Michael Rodriguez speaks with Till Frank at a UConn authors reception on February 18, 2020. Credit: Jean Nelson/UConn

Michael Rodriguez speaks with Till Frank at a UConn authors reception on February 18, 2020. Credit: Jean Nelson/UConn

We planned to review departmental webpages and request OIRE data each year. These reviews proved rote and time-intensive, so student employees will do this work in future. In addition to centralized collecting efforts, we added a special template to the GOBI profiles of all our liaison librarians, empowering them to order FABs themselves, should our approval plan miss anything. We encouraged faculty to notify us of forthcoming publications and donate their own books to us—six or seven faculty, as well as campus offices, have done so. We offered any second copies to our Archives & Special Collections department for incorporation into existing collections.

To facilitate tracking and discoverability, our metadata management librarians crafted a custom metadata normalization rule in the library’s Ex Libris Alma library services platform. They added local series notes (“UConn faculty-authored books”) to the 490 and 830 fields in each machine-readable cataloging (MARC) bibliographic record. They added local project notes (“uconnauth”) to 901 fields, as well as 561 notes (“UConn faculty-authored books”) to local holdings records. The 901 field is searchable in the library’s Ex Libris Primo discovery service. To limit results to FABs, patrons need only include “uconnauth” in their searches. These standardized metadata notes make it easier for us to pull borrowing counts, update exhibits, and run batch analyses.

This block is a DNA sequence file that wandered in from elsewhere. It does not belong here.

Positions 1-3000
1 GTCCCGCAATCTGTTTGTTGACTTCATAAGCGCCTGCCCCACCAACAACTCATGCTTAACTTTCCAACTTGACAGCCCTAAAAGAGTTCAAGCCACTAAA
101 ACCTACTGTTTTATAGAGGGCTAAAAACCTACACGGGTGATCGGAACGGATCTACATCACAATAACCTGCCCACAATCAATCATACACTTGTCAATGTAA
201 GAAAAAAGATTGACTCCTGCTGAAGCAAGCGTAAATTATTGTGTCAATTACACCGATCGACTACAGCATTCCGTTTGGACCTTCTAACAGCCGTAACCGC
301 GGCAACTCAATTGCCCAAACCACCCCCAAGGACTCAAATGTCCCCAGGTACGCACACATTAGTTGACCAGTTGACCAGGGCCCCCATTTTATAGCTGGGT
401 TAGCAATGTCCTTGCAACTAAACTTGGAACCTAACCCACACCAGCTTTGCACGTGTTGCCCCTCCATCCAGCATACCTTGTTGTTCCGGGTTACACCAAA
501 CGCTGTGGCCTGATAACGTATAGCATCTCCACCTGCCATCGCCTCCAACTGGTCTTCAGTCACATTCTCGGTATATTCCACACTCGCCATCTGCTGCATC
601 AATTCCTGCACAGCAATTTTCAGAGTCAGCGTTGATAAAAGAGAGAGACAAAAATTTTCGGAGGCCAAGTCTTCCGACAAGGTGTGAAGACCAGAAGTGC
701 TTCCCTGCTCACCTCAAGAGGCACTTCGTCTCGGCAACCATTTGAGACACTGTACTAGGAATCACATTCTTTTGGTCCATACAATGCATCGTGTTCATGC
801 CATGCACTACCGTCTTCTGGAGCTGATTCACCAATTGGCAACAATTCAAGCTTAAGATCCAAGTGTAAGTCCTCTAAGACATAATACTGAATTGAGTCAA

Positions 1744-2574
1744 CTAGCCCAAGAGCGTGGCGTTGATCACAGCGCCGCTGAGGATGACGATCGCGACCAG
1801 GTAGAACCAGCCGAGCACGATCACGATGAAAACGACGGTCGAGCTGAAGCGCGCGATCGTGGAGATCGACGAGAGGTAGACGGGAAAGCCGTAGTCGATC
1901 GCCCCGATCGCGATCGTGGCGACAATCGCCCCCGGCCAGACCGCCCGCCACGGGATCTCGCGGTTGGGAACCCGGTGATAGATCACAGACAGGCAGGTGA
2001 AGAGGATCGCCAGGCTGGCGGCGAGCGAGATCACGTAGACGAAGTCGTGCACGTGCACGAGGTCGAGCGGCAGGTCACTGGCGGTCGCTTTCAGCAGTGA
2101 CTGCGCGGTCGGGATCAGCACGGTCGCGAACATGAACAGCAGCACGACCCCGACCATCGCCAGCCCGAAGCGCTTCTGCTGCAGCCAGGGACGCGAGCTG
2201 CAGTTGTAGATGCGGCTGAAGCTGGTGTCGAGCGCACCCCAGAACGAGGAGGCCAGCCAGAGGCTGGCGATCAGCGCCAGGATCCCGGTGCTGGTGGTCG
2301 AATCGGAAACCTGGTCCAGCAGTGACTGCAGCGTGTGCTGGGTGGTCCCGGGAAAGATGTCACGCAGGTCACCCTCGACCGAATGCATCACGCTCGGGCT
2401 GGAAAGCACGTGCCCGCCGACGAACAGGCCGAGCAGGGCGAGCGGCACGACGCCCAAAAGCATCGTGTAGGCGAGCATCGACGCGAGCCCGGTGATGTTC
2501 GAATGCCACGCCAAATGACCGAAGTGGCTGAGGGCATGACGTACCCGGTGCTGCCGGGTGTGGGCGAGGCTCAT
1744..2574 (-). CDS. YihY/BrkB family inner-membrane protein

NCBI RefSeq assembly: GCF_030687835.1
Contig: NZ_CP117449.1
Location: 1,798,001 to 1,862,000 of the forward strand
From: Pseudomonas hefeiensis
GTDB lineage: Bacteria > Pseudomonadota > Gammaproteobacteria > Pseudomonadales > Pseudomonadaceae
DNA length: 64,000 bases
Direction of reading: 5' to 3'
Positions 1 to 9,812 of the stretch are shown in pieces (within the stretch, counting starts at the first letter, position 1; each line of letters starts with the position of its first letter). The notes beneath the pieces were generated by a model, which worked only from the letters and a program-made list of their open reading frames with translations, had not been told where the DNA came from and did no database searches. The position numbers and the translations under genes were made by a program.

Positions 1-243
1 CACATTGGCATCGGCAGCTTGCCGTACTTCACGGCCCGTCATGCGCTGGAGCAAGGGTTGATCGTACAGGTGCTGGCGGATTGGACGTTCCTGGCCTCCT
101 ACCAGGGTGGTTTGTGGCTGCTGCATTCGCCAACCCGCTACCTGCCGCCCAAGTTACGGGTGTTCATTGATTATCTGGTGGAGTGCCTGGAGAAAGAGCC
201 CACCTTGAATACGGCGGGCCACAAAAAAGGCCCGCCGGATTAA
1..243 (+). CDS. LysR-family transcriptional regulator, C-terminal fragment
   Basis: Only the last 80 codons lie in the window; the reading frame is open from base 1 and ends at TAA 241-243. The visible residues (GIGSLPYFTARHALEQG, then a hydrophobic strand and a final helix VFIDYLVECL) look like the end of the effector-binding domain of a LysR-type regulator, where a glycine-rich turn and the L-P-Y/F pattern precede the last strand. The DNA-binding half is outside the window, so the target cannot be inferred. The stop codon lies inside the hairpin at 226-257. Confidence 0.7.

Promoting the service

To showcase our faculty-authored books, we built permanent physical and digital exhibits. Our New Books Shelf is a longstanding feature of the main campus library, Homer Babbidge, located on the building’s heavily trafficked plaza and near the elevators and staircases. We repurposed half of the New Books Shelf to feature a selection of new FABs, rotated monthly as new books joined the exhibit and older titles went to the regular stacks. Our regional campuses designed similar exhibits. We created a companion digital exhibit using the Collections Discovery feature of Alma and Primo. This feature let us build a visually engaging, interactive exhibit showing our FAB covers and titles. We can refresh this virtual exhibit in mere seconds.5

In addition to standing exhibits, I chose two FABs a month to showcase on the library’s homepage and marketing screens throughout the buildings. We selected titles based on currency and diversity of authors, subjects, campuses, and faculty status. We sought to showcase FABs that reflected UConn’s diversity, multidisciplinarity, and geography. Highlights included books by a Latino professor-in-residence of music, a tenured Asian American materials science professor, a nontenure-track female biologist, and an African American historian based at one of our regional campuses. Eye-catching titles or topics of contemporary resonance also influenced our selections. We emailed authors to alert them about the library’s celebration of their work. Authors were gratified. Several made special trips to the library to view the Faculty-Authored Books Shelf. One psychology professor even borrowed his own book to share with his students—the professor’s own complimentary book had not yet arrived from the publisher.